While Hard Disk Drives are more common, Solid State Drives are also becoming more prevalent in many computing devices. The main difference between HDDs and SSDs is that HDDs use magnetic recording while SSDs use electronic recording to store data. HDDs use aluminum or glass platters which are coated with a super thin magnetic alloy while SSDs use a NAND flash. As such because SSDs don’t have any mechanical parts, they are less prone to failure and therefore more reliable.
However, SSDs do also fail. Reasons for failure may include; system corruption, electronics failure and environmental influences. When SSDs do failure, sometimes they may go with very important data you are not ready to lose. This could be bad news because since they are relatively new, they are no defined ways of recovering data from them such as is the case with hard disk drives.
Although there is not much you can do to recover data in your SSD, there are several data recovery software you can use from various vendors although there are no free options at the moment. This software may help you recover your lost data but the prognosis could be worse if your drive uses TRIM. This is because TRIM organizes your data for easy and quick access with a downside of aggressively deleting your files in case of failure.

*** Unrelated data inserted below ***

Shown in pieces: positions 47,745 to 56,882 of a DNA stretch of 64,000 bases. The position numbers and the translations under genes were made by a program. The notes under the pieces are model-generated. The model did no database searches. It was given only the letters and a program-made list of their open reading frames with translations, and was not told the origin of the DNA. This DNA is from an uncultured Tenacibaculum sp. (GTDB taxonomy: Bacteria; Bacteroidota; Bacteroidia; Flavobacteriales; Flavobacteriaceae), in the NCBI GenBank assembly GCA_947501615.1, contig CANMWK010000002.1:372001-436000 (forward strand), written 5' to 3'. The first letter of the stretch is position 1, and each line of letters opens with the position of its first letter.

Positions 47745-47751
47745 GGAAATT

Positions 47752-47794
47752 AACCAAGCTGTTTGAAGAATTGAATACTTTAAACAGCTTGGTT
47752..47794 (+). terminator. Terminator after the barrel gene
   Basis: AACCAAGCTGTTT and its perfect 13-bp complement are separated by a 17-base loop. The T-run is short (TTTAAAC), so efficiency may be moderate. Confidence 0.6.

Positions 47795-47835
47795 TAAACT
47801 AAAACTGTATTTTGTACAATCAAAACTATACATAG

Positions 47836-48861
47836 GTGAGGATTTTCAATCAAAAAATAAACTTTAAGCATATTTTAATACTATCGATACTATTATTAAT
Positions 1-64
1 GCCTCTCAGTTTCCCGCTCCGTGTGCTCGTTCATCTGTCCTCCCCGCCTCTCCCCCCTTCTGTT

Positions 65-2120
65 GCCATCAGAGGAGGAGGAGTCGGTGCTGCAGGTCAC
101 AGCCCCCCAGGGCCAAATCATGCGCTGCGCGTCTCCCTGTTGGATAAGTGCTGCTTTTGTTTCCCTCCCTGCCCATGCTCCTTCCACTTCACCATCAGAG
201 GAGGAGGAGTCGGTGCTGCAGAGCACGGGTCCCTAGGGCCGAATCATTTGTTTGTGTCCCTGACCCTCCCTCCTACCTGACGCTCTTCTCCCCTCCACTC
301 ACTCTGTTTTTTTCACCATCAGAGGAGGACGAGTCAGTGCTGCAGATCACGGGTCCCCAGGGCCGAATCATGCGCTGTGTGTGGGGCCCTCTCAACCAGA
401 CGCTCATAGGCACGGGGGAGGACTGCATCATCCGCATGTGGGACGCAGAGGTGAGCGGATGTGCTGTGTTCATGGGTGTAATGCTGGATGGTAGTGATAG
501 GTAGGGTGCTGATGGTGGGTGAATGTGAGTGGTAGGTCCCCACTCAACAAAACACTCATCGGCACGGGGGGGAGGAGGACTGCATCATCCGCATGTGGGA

For complicated cases where you are unable to recover the lost data by yourself, you may want to use a data recovery service. These are even more expensive that it would be advisable to forego them if such data is not absolutely important. If you really need that data you could start by calling your SSDs manufacturer and they could recommend a data recovery company they work with.
In practice, data recovery from a failed SSD could be expensive and difficult. Therefore you would want to safeguard your drive and take some precautions that could make recovery easier whenever your disk fails.
One tool you can use is for your SSD is S.M.A.R.T. This is a self monitoring system which looks for faults in your drive and detects when they are likely to fail. As such you can use the reporting tools of S.M.A.R.T to back up your data and prevent catastrophic loss when they fail. There are many other tools in the market you could use but the best practice is having a data backup plan.
In comparison therefore with their HDD counterparts, SSD drives are more reliable than the mechanical hard drives. This coupled with the difficulty and expense required in recovering lost data, these drives call for a more aggressive data backup plan for you to use them with ease.